Chaotic Poetic Visions In 1873, Rimbaud returned to Paris, where he completed Illuminations, a work thought to have been written over the course of two years. In this collection of prose poems, Rimbaud abandoned the rules of syntax, language, and rhythm, and sought to express the chaos of his poetic vision. While several critics have interpreted the childlike awe and wonder exhibited in these poems as an expression of Rimbaud's Catholic faith, most contend that Rimbaud was attempting to recapture the innocent exuberance of youth.
Retirement, Cancer, and Death Upon completing these poems, Rimbaud gave the manuscript to Verlaine and ceased to write. After ending his literary career, Rimbaud decided to become “a real adventurer instead of a mystic vagabond” and traveled throughout Europe and Africa. He finally settled in Abyssinia (now Ethiopia) where he was believed to have worked as a gunrunner and slave trader. In 1886, Verlaine, assuming his friend to be dead, published the manuscript Rimbaud had given him as “Les illuminations by the late Arthur Rimbaud.” Though Rimbaud later learned of its popular reception and of the Rimbaud “cult” that was developing in Paris, he expressed no interest in returning to his former life. Instead, in an abrupt change from his earlier beliefs and practice, Rimbaud spoke enthusiastically of marrying and having a son. These dreams went unrealized, however, for he developed cancer in his right knee and was forced to return to France for medical treatment. Rimbaud's leg was amputated, but the cancer continued to spread and he died soon afterward in 1891.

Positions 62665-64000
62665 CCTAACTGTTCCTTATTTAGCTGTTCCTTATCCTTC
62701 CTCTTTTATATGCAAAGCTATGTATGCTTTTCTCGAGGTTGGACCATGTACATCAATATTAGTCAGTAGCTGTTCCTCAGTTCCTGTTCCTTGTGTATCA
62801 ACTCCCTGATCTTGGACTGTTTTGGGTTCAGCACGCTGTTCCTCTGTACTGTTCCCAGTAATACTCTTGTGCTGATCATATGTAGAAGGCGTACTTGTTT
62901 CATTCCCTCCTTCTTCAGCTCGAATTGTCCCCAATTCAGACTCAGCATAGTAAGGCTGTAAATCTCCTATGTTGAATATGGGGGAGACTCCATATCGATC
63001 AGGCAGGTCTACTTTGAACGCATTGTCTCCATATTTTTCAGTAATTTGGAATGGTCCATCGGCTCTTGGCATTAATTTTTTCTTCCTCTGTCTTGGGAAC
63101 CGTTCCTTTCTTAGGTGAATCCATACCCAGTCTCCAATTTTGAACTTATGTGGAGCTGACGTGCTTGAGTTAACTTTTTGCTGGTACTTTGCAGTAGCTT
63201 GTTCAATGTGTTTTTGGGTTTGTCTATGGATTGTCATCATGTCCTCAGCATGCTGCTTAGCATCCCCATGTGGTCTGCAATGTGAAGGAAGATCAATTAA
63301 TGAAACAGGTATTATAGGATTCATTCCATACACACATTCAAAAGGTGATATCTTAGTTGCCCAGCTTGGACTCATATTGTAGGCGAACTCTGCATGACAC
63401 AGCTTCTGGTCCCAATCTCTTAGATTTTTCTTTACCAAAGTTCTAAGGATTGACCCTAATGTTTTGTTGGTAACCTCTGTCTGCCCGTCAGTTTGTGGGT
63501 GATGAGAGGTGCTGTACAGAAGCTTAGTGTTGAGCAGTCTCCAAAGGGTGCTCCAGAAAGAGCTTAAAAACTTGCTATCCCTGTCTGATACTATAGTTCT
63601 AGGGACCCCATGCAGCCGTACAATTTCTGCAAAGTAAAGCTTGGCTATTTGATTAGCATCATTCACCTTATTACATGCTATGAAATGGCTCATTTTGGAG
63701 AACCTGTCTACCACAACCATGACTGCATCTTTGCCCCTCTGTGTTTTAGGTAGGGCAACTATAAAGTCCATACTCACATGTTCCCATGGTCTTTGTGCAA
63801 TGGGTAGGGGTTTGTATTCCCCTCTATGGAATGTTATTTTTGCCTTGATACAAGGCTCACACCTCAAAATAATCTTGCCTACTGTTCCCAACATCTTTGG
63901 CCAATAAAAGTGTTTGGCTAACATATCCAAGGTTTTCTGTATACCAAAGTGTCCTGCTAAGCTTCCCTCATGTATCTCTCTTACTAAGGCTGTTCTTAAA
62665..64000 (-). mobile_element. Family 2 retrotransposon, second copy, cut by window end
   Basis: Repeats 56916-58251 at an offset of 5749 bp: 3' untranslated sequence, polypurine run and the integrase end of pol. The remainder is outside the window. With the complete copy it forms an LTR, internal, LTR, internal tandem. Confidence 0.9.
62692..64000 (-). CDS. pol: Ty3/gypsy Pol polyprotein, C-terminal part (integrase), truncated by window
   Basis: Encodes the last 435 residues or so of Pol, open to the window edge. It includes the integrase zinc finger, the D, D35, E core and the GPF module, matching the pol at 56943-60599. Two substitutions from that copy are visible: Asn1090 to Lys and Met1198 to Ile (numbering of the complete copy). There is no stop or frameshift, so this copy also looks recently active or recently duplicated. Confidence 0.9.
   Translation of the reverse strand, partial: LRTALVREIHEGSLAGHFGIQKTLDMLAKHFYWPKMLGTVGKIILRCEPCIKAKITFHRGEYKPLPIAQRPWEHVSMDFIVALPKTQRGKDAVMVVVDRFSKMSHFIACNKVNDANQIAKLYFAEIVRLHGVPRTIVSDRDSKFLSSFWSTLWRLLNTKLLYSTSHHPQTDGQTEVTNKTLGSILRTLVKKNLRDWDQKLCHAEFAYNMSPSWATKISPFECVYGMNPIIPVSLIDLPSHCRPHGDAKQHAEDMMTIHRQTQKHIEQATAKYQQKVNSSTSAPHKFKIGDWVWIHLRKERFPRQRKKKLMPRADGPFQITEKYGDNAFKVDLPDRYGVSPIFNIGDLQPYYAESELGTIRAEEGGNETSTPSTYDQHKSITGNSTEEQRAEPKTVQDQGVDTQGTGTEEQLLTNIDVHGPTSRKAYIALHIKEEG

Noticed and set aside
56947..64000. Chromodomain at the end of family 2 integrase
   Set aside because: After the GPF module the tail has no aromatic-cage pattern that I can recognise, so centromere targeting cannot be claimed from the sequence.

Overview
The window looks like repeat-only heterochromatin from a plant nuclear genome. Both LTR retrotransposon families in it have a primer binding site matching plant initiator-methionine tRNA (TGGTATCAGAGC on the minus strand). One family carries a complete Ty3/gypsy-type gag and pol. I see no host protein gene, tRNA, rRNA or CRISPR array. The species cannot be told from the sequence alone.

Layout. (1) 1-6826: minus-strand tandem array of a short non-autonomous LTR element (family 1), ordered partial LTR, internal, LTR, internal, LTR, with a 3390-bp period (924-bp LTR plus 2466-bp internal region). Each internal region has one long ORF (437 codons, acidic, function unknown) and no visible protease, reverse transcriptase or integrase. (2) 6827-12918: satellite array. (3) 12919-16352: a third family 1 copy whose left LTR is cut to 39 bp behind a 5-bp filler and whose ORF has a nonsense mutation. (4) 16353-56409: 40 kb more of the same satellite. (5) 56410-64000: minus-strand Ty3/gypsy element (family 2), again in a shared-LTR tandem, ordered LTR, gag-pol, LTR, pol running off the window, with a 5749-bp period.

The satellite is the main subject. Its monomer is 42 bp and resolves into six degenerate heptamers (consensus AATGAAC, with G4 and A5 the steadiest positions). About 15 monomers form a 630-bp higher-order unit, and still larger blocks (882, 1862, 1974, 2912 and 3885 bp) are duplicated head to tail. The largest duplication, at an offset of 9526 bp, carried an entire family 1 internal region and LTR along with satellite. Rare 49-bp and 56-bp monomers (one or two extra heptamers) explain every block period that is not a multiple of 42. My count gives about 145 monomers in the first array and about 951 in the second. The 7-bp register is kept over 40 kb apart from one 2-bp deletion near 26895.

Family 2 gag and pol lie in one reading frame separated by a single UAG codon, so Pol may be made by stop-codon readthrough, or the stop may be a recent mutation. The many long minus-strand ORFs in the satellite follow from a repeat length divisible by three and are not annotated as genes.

Works in Literary Context
Rimbaud's pursuit of a new poetic language is the defining and enduring aspect of his artistic career. After initially seeking to imitate the Romantic and Parnassian poets he read during his early education, only the work of Louis Racine and Charles Baudelaire earned his respect. His essential thematic preoccupations—the journey of discovery, the world of the child, the phenomenon of revolt—are developed in conjunction with his ambition to redefine the poetic word, to liberate it from the shackles of debilitating forms and rules, and to arrive at a much more supple and flexible medium of expression, free from convention and characterized by a vitality and an exciting “otherness” that permit endless innovation and surprise.
Revolution of Form The “alchemist of the word,” as he liked to style himself in youth, was committed to experiments of all sorts. One can scarcely explain what a full bag of tricks he seemed to have and with what eagerness he played them. He was one of the first to employ distortions and dissociations systematically. He used verbs, instead of adjectives, to lend violence to his page; he used adjectives chiefly to summon up precise colors. He sought a great variety of meters, ranging from that of the quick, nervous lyric to that of pompous oration; he also broke from regular meter to experiment with free verse. He would use the tones of direct vulgar speech or technical and scientific language, depending upon his purpose. And significantly he would use repetition or “recapitulation,” of phrases or images, in the way of a sonata or a symphony, scorning the sequence of common-sense, informative literature, as no one had dared before him. “His form was musical,” poet Paul Claudel observes.